Past versus Future Orientation
In academic writing, the researcher is describing work that has already been done: Literature has been reviewed, an issue examined, a thesis presented, a discovery made, a conclusion drawn. Grant writers, by contrast, describe in detail work that they wish to do. For some disciplines, good grant writing can be viewed as science fiction, i.e., it must be grounded in solid science, but the research design itself is a set of logical yet imagined activities that have yet to take place. This in itself is a major shift in perspective that seasoned scholars find difficult when starting to write proposals.
Theme-Centered versus Project-Centered
Scholarly writers are prone to dwell on theme, thesis and theory. Essays and books can be devoted to the authors' original thinking, contributions of past and present scholars, or the evolution of entire schools of thought. They draw us into the realm of ideas. Grant writers, however, draw us into a world of action. They start by sketching out an important problem, then they move quickly to describing a creative approach to addressing that problem with a set of activities that will accomplish specific goals and objectives. The overall project is designed to make a significant contribution to a discipline or to a society as a whole.
Academic writers often seek funding to "study," "examine," or "explore" some theme or issue. But this can be deadly, as sponsors rarely spend money on intellectual exploration. They will, however, consider funding activities to accomplish goals that are important to them. It is the project that interests them, not just the thinking of the investigator. Finally, academic essays end with their authors' final conclusions, while grant proposals end with their projects' expected outcomes.
Expository versus Persuasive Rhetoric
The academic writer uses language to explain ideas, issues and events to the reader. The aim is to build a logical progression of thought, helping the reader to share the writer's intellectual journey and to agree with the core themes of the piece, But the language in a grant has to be stronger; it must sell a nonexistent project to the reader. The writer has to convince the reviewer that the proposed research is uniquely deserving. The whole effort is geared toward building a winning argument, a compelling case that scarce dollars should be spent on a truly exceptional idea that has an excellent chance for success. Grant reviewers are a notoriously skeptical lot who reject a majority of proposals, so writers must use language strong enough to win their reluctant support. In effect, a good proposal is an elegant sales pitch.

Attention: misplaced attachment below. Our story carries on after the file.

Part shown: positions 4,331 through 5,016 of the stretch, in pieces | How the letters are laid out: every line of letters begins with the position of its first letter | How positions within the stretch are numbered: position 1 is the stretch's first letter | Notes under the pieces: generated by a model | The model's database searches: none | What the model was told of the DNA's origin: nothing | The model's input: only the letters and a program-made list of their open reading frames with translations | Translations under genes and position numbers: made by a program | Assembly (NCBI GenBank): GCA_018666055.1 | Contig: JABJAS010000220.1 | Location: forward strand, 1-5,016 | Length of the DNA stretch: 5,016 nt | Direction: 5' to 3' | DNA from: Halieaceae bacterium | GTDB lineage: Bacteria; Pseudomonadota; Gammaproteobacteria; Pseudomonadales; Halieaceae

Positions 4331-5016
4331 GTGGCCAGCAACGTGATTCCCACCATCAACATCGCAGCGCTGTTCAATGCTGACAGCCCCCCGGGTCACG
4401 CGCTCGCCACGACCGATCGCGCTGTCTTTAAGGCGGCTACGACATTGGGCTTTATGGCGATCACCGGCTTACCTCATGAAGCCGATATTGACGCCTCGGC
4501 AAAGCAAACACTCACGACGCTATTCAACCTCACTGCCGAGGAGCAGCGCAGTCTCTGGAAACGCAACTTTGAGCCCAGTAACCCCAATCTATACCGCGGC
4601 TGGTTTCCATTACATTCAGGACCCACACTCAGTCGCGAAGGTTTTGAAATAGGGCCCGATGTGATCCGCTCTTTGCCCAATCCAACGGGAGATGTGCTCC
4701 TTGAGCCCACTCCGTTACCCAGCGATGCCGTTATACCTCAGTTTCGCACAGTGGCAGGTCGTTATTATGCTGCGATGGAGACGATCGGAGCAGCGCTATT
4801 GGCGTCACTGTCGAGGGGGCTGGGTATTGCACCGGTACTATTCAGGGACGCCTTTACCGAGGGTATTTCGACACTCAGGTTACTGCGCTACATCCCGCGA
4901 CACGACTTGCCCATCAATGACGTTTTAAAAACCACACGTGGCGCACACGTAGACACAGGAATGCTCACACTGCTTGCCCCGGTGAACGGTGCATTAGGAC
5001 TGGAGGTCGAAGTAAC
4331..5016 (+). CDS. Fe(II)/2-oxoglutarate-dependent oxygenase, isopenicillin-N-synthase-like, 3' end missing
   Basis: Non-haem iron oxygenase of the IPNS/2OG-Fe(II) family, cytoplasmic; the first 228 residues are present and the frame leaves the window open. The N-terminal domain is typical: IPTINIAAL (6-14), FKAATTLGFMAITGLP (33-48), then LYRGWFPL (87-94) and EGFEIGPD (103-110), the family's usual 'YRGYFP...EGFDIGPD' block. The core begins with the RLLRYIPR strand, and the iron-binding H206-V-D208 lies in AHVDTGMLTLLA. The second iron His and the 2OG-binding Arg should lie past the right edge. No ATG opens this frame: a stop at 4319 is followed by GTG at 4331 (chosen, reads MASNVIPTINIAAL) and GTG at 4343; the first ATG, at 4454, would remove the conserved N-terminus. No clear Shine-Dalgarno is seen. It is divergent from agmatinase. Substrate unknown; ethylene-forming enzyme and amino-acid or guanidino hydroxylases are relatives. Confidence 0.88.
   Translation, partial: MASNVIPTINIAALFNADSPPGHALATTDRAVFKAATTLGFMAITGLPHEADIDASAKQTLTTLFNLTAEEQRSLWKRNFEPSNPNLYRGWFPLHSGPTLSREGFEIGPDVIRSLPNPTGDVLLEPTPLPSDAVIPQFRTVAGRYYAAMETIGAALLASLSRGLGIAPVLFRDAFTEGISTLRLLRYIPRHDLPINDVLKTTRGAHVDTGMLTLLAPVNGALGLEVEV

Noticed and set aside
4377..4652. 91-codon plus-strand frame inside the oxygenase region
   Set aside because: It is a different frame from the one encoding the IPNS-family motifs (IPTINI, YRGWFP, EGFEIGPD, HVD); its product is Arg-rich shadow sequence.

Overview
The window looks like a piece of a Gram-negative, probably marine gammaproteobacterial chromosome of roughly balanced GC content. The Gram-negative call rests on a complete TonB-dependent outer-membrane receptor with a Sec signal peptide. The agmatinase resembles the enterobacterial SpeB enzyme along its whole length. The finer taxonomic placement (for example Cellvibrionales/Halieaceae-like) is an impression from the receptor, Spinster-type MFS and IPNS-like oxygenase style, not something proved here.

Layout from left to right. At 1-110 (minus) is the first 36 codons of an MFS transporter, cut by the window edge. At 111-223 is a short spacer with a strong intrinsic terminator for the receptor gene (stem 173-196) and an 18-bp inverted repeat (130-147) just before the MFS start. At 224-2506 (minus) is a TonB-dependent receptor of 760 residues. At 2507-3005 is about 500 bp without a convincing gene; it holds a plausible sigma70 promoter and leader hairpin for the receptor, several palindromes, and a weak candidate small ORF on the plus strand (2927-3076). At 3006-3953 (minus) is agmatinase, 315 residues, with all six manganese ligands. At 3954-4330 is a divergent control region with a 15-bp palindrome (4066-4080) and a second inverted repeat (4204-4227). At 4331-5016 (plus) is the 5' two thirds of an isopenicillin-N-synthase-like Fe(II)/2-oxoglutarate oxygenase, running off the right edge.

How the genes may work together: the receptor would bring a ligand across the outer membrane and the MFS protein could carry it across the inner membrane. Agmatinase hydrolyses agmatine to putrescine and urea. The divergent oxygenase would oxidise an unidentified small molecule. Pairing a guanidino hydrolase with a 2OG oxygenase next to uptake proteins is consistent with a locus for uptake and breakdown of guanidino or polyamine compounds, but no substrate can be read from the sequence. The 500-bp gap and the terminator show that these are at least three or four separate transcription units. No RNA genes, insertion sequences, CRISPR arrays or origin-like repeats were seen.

Impersonal versus Personal Tone
From their undergraduate term papers to their doctoral dissertations and numerous papers that followed, scholars have been conditioned to generate prose in proper academic style-cautious, objective and dispassionate, exclusively focused on the topic, with all evidence of the writer's persona hidden from view. Grant writers, however, seek the reviewers' enthusiastic endorsement; they want readers to be excited about their exemplary projects, so they strive to convey their own excitement. They do this by using active voice, strong, energetic phrasing, and direct references to themselves in the first person. Here are some examples:
Our aim with this innovative curriculum is to improve the supply of exceptionally skilled paramedics with National Registry certification. This project will provide your grant program with a powerful combination of cutting edge nanoscale science and frontier research in applied geochemistry, Though we launched this large and ambitious program just two years ago, we are gratified by the regional and national awards it has garnered.
Sentences like these violate editorial rules of many scholarly journals.
Solo Scholarship versus Teamwork
With the exception of co-authored work, academic writing is mostly a solo activity. Perched at a desk, in the library or at home in the den, the solitary scholar fills page after page with stolid academic prose. When the paper or book chapter is completed, it may be passed to one or two readers for final proofing, but the overall endeavor is highly individualistic. Good grant writing, however, requires teamwork from the outset. Because their ultimate success depends upon nearly unanimous approval from a sizeable group of reviewers, grant writers place high value on feedback at every phase of proposal writing. Before the first draft, a thumbnail sketch of the basic concept will be sounded out with colleagues before sending it on to a grant program officer to test whether the idea is a good fit. Large multi-investigator proposals are typically broken into sections to be written and rewritten by several researchers, then compiled and edited by the lead writer. Many large proposals are submitted to a "red team" for internal review before sending them out to the funding agencies. Even single investigator proposals have been combed over repeatedly as the documents move from first draft to the final product. Proposals that bypass this essential process have a much greater chance of failure.
Length versus Brevity